Trump to impose tariffs on steel and aluminum imports

President Donald Trump speaks to Dave Burritt of U.S. Steel Corporation during a meeting with steel and aluminum executives in the Cabinet Room of the White House on Thursday in Washington.

As President Trump enters the Northland today, he does so on a wave of tariff announcements and trade wars that may or may not ultimately benefit the Iron Range and its steel industry. Those will undoubtedly be highlighted talking points for the president today in an 8th District that carried him handily in 2016, based in large part on his promises to rebuild blue collar jobs.

Tariffs could do that, so long as the high-level trade wars are in fact won by the U.S., instead of driving the economy down to a point where steel consumers are pinching pennies. We’ll have to take a wait-and-see approach here.

But there is one thing Trump can change with the stroke of an executive order pen: Rescind the federal mineral withdrawal in Superior National Forest.

Before leaving office in January 2017, President Obama ordered more than 234,000 acres of Superior National Forest be locked down from industry activity, which included exploration, as the government studied potential environmental impacts. The withdrawal also asked for a 20-year ban on industry activity, with a two-year moratorium to conduct the study.

Right now the government agencies are scouring through the submitted comments and testimony from numerous public hearings. It’s been long-expected that the Trump administration would let the two-year timeline run its course and ultimately release the land back without any more significant delays for prospective projects.

There lies the problem. No projects are currently proposed. Twin Metals Minnesota is the furthest along: It has a site picked out, core samplings and a general idea of the underground mine near Ely.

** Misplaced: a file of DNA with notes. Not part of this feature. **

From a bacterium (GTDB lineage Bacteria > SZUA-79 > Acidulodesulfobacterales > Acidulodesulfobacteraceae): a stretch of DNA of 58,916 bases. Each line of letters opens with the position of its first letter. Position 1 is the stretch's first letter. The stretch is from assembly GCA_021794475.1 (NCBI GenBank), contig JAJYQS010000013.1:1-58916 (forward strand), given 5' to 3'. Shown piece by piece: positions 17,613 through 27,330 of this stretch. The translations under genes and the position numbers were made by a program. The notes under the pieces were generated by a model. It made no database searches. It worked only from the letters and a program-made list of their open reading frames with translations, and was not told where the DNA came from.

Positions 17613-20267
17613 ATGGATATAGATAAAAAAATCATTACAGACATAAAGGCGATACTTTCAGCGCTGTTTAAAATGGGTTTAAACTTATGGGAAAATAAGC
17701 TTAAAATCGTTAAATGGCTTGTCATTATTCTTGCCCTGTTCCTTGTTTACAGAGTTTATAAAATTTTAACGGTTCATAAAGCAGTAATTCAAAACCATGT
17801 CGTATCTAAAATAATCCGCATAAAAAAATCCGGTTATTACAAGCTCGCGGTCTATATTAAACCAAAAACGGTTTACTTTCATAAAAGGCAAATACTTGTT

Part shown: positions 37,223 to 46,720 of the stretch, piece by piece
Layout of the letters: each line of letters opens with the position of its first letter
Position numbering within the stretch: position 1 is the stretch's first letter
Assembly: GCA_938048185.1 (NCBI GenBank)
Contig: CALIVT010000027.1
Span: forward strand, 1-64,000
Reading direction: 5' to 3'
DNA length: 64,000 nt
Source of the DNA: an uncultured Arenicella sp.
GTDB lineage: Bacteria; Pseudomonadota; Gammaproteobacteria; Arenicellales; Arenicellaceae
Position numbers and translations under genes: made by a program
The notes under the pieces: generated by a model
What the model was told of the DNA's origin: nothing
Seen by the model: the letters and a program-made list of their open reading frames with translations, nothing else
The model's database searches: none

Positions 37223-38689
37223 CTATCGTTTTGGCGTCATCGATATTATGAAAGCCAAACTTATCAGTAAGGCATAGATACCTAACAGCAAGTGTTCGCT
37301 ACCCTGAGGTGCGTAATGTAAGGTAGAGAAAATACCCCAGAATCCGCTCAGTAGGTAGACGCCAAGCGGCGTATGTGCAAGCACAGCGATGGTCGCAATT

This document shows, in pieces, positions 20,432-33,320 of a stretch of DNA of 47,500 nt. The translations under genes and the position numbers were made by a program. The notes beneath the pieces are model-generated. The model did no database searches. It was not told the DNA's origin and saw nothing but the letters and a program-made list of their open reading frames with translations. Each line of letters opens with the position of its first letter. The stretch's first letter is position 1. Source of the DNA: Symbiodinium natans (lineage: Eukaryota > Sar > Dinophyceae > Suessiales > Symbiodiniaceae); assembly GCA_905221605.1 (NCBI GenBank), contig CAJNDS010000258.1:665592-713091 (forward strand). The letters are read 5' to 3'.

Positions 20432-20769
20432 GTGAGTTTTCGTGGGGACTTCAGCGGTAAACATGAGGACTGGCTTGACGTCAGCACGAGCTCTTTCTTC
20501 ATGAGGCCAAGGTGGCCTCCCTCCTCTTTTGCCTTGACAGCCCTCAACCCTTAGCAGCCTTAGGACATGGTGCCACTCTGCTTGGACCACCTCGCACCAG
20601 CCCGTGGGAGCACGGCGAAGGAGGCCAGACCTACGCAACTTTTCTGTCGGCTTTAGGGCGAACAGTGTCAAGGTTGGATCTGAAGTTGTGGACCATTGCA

Other mineral developments in the same vast area of Superior National Forest are stalled, meaning exploration and sampling cannot be conducted. Again, these aren’t huge delays at this phase for many of these projects, but if there’s one thing the region’s patience is wearing thin on is delays to the process.

Especially when the companies experiencing these delays have followed the process in place — and not to sound like a broken record — haven’t proposed anything that can be reviewed individually through an environmental impact study.

Instead the region’s mineral development in the Superior National Forest, which is rich with minerals, remains in limbo because of a one-size-fits-all policy that subverts current process.

The president can change that dynamic.

In less than a year, Trump has shown support for issues relating to the mining industry. The proposed tariffs address illegal dumping that ravaged the Range economy in 2015. His administration reinstated federal mineral leases to Twin Metals, a significant step for the company.

As he visits Duluth today, Trump will meet with local elected officials, union and trades leaders, business owners and regional jobs advocates about the mining industry. The land withdrawal is almost certain to be a topic of discussion. A decision on the Obama administration’s proposal is due in January, but without a specific project proposal to judge, it’s ultimately flimsy.

Trump can deliver another win for his supporters and fair process by rescinding the land withdrawal and restoring it for mineral exploration, the way the process was meant to be all along.

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